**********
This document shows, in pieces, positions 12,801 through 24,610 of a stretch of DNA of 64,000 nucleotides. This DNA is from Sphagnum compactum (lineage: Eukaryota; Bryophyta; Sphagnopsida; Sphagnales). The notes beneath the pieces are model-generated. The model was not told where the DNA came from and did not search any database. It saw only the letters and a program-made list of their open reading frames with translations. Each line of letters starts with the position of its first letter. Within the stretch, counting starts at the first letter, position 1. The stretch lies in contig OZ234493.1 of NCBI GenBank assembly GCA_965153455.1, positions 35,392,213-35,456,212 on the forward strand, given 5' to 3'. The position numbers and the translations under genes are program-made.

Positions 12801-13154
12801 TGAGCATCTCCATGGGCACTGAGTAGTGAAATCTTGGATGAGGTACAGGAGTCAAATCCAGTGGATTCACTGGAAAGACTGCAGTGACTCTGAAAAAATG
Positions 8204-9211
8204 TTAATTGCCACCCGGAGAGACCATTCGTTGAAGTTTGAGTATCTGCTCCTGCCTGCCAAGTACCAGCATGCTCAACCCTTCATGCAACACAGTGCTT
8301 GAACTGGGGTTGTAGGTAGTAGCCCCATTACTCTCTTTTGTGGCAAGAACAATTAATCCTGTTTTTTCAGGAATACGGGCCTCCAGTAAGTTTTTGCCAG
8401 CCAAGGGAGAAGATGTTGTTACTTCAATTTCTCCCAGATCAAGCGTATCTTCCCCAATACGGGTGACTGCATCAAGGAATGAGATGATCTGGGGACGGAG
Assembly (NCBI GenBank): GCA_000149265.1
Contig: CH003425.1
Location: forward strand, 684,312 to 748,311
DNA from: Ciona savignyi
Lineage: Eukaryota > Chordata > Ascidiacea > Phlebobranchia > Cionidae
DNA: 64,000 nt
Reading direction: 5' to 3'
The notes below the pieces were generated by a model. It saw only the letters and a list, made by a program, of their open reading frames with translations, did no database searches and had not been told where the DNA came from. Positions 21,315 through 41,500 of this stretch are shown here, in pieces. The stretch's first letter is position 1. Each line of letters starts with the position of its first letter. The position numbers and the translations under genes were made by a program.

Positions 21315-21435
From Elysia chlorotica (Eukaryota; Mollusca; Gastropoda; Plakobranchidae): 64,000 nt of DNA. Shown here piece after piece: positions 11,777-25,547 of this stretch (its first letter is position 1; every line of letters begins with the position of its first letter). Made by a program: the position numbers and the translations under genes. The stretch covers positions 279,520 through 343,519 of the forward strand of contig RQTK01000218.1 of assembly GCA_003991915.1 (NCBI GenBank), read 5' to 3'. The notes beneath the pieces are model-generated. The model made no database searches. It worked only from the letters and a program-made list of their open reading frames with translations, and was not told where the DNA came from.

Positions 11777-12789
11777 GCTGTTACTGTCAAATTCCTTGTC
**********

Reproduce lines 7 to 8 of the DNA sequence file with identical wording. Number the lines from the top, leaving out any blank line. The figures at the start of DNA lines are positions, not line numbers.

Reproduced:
8401 CCAAGGGAGAAGATGTTGTTACTTCAATTTCTCCCAGATCAAGCGTATCTTCCCCAATACGGGTGACTGCATCAAGGAATGAGATGATCTGGGGACGGAG
Assembly (NCBI GenBank): GCA_000149265.1